Automobiles are one of the most ubiquitous and universal of modern technologies. Also known as cars, they are self-propelled vehicles used for passenger transportation on land and powered by an internal combustion engine fueled most often by gasoline. The invention of the automobile unleashed a host of related industries and changed the lives of many families. Some of these changes were positive, but others harmed people and the environment.

Invented in the late 1800s, automobiles revolutionized modern life. They enabled people to travel quickly and easily across large distances, and they fueled a predilection in the United States toward individual freedom of movement, action, and living. Without clear guidelines about the responsibilities necessarily attached to such freedom or any higher governing principle of how to live together as a society, Americans got into their cars and drove away, creating huge suburban areas where each family could enjoy its own little territory of a house surrounded by green grass.

After Karl Benz, a German engineer, invented the automobile in 1885, other inventors and engineers developed their own designs. Then a businessman and engineer named Henry Ford invented the moving assembly line, which allowed car makers to produce many cars more rapidly at lower cost. As a result, the price of automobiles dropped dramatically, and more and more middle-class families began to be able to afford them.

The automobile made work possible for many more people than had previously been able to find jobs. It allowed them to move to jobs and communities farther from their homes, and it helped them achieve better lifestyles by giving them access to leisure activities such as travel, entertainment, shopping, restaurants, and recreation. It also contributed to the development of new industries such as road construction, hotels, and motels. In addition, it brought harm to the environment through exhaust emissions, pollution, and the destruction of undeveloped lands for highways.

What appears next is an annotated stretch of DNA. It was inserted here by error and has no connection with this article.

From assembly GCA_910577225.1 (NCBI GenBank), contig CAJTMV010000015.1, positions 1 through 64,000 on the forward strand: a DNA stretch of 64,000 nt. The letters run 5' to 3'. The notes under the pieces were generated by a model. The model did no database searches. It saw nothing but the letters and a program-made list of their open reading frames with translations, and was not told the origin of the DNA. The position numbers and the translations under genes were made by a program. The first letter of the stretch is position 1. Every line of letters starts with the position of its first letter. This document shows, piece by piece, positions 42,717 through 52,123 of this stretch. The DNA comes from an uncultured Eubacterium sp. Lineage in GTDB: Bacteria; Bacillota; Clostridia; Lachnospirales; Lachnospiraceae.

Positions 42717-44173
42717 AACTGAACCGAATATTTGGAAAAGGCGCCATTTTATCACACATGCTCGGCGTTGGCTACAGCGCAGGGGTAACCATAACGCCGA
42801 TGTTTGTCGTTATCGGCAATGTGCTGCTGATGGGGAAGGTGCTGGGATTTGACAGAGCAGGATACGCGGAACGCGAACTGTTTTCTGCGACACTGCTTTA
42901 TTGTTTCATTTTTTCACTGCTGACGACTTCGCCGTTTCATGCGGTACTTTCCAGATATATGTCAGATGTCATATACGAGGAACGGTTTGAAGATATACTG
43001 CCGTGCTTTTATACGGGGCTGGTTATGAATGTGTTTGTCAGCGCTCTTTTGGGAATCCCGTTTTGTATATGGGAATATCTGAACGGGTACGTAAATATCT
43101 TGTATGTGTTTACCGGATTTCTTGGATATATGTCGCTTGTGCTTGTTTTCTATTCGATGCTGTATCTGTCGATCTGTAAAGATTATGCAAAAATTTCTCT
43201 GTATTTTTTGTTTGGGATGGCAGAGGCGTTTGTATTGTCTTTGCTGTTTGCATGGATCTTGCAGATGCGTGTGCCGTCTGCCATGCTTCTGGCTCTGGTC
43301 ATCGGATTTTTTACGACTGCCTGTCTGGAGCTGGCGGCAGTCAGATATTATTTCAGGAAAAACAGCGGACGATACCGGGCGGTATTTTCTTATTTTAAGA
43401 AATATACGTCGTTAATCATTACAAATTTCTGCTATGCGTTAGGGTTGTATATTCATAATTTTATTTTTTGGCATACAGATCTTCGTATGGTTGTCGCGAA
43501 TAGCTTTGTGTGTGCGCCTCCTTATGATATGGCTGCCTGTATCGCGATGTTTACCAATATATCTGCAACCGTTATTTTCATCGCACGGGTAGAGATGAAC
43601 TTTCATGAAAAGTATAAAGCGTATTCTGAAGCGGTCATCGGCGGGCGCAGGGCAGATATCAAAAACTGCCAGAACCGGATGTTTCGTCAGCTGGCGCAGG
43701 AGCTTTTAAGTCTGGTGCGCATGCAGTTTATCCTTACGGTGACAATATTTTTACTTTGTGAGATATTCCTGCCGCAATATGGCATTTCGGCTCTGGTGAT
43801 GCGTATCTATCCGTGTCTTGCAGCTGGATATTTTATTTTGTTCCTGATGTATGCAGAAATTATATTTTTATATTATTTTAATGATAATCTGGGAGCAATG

In the 20th century, automobile production soared around the world as manufacturers funneled their resources to meet demand for military and civilian vehicles. In the United States, a few large companies controlled the market. Engineering in the postwar era was subordinated to questionable aesthetics of nonfunctional styling, and quality suffered. In contrast, the Japanese automakers produced vehicles that were efficient and well-engineered. As a result, their cars out-sold American models. In 1999, the first hybrid automobiles appeared on the consumer market; they combine an internal combustion engine and an electric motor. The engine takes over while cruising, and the electric motor is charged by regenerative braking. In addition, some hybrids can operate in electric-only mode. They also run on diesel, a less-efficient but more environmentally friendly fuel. They are also used in some commercial trucks and buses. In the future, these automobiles may be the standard. They will have to be, if the world is to use its dwindling supplies of fossil fuels wisely. In the meantime, other technologies such as solar panels, wind turbines, and battery-powered systems will likely help reduce carbon dioxide emissions and make automobiles more efficient.